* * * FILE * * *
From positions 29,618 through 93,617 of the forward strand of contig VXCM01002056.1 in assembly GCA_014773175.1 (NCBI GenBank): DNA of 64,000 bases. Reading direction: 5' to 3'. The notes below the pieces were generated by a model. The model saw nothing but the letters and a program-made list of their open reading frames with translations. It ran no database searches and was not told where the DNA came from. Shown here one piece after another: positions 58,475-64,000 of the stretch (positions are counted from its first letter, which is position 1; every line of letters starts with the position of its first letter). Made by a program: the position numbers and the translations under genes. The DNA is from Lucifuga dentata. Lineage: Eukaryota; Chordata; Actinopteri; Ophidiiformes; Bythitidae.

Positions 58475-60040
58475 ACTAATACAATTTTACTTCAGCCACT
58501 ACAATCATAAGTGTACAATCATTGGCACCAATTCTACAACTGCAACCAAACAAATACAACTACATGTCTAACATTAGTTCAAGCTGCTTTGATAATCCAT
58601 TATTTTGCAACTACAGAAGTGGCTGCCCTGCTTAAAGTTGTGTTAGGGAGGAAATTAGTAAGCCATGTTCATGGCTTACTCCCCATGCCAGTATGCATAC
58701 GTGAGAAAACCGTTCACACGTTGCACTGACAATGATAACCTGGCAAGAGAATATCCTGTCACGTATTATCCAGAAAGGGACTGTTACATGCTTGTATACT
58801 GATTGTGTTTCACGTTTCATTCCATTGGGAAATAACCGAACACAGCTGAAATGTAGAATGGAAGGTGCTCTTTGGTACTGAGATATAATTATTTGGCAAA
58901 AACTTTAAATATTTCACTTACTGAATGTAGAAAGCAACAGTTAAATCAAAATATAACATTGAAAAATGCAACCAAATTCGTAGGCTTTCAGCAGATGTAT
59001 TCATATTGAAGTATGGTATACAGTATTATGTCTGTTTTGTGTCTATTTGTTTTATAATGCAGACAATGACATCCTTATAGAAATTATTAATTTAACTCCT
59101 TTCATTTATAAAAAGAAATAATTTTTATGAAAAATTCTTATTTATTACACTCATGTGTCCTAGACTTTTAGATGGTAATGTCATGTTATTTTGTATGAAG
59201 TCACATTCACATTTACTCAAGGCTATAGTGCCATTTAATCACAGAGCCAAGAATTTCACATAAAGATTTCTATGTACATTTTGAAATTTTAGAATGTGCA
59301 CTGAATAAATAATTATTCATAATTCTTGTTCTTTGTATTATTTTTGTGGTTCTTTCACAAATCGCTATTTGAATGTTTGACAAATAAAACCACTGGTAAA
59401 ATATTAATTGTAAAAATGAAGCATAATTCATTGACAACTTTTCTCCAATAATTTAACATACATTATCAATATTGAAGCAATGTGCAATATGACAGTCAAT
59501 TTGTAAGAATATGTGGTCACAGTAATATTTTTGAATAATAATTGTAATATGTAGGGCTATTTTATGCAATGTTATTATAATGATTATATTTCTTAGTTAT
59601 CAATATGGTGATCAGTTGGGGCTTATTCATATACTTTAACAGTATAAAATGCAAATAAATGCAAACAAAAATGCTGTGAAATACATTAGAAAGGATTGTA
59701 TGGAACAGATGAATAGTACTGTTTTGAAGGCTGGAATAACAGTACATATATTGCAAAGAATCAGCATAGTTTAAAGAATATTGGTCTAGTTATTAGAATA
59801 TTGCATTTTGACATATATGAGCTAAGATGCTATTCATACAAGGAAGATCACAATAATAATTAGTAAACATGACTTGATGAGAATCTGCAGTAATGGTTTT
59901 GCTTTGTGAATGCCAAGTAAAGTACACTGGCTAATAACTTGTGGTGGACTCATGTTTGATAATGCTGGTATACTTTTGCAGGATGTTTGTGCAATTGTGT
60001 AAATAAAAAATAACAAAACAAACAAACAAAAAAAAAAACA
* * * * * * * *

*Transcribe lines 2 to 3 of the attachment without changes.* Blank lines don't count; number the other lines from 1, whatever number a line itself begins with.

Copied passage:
Positions 58475-60040
58475 ACTAATACAATTTTACTTCAGCCACT